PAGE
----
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Australia 'Not all men? Nope, how all men play a part in ending street harassment'

23:21  25 november  2022
23:21  25 november  2022 Source:   honey.nine.com.au

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Before I sat down to write this article, I asked five women I know about the measures and precautions they take to stay safe on a night out. And then I asked several men I know the exact same question.

The answers couldn't have been more different. Like, startlingly different.

Women would tell me stories that were shocking, but hardly surprising.

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Tarang Chawla is a lawyer and anti-violence advocate. © Instagram Tarang Chawla is a lawyer and anti-violence advocate.

Stories of grasping their keys between their fingers in case they needed to use it as a weapon to protect themselves. Tales of taking elaborate and different routes home to avoid street harassment or walking past their destination to ensure they weren't being followed by a stranger.

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Every single one said they had texted at least one friend to ensure they are safe, and others said they were always prepared to yell out to an imaginary friend to make others think someone is waiting for them. Three of them said they exercise without headphones "just in case". The other two said they just wouldn't exercise in public.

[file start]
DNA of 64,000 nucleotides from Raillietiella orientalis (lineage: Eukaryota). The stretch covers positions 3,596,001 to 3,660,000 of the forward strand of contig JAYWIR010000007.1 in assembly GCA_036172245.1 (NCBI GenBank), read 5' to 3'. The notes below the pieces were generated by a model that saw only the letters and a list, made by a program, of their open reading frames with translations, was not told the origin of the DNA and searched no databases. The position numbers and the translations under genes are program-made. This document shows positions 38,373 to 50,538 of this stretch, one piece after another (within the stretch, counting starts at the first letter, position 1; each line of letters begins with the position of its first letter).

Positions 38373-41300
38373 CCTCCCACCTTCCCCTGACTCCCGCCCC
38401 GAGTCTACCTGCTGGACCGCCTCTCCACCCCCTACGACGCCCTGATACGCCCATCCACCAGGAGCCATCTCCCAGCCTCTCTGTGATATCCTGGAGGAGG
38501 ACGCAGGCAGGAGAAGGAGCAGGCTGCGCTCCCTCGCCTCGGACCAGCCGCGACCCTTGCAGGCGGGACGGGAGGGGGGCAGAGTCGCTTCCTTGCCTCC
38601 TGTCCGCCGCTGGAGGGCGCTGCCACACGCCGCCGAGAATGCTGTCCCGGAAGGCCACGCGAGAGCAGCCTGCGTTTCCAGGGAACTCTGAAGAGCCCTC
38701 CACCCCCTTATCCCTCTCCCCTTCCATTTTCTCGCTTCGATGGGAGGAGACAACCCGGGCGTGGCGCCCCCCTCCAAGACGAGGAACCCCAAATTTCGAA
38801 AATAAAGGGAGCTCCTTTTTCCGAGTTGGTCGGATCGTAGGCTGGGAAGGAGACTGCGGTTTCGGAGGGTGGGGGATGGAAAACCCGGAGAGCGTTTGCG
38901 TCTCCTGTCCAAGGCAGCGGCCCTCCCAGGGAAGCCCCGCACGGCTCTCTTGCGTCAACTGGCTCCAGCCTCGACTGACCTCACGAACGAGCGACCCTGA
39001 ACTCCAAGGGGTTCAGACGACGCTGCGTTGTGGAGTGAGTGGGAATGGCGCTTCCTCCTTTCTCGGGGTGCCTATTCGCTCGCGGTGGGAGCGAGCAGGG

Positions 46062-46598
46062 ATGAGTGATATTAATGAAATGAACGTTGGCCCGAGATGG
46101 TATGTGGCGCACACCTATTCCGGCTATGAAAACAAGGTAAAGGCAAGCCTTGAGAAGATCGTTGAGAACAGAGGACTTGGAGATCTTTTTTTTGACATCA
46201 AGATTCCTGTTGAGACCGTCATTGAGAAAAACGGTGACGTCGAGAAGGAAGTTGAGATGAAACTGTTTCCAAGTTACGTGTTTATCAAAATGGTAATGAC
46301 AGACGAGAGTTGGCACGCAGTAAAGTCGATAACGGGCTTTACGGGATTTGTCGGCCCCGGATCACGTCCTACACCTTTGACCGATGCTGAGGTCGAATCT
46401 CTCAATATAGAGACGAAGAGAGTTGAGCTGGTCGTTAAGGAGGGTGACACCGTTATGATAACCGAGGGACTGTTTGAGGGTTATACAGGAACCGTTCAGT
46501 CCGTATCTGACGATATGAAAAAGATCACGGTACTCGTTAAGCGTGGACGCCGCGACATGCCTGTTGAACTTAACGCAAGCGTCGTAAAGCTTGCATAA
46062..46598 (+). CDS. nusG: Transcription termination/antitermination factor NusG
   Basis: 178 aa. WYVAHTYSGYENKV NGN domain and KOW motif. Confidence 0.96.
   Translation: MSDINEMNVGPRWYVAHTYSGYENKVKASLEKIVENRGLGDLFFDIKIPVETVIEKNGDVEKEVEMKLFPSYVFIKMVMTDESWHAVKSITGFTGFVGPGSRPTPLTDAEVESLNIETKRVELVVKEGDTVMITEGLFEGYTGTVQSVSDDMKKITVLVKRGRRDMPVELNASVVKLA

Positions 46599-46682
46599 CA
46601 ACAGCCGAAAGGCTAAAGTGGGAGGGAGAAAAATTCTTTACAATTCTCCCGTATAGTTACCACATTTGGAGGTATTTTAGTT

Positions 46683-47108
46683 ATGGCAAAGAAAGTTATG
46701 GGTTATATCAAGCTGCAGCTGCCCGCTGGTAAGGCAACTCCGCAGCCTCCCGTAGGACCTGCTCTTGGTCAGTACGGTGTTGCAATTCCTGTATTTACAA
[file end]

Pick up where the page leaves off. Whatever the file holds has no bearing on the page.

Just in case of what, exactly? Street harassment, of course.

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Tarang's sister Nikita Chawla was murdered in 2015 at the age of 23, and he has since been a vocal advocate against gender-based violence and harassment. © Instagram Tarang's sister Nikita Chawla was murdered in 2015 at the age of 23, and he has since been a vocal advocate against gender-based violence and harassment.

Curious about what the men had to say? The most common answer men gave me was, "Wait, what do you mean by 'precautions'?"

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"I mean, I make sure I have my phone, wallet and keys because once I locked myself out at 3am – it wasn't pretty," one of them said. Ha!

Not all men are behaving in ways that harm women and others, but all men are responsible for the culture that condones it.

In fact, the men who did take precautions were those from LGBTQIA+ communities, live with a disability, are neurodiverse or men from a migrant background. These examples are just one of the different ways in which women, gender-diverse people and individuals from marginalised groups experience the world. We go through the world actively considering our safety from unwanted harassment or discrimination. And it's especially bad for women.

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Tarang with his sister Nikita. © Instagram Tarang with his sister Nikita.

In fact, 78 per cent of Australian women have experienced street harassment, personally, at least once, according to an Ipsos survey of 2000 Australians aged over 18.

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Why do I care about this so much?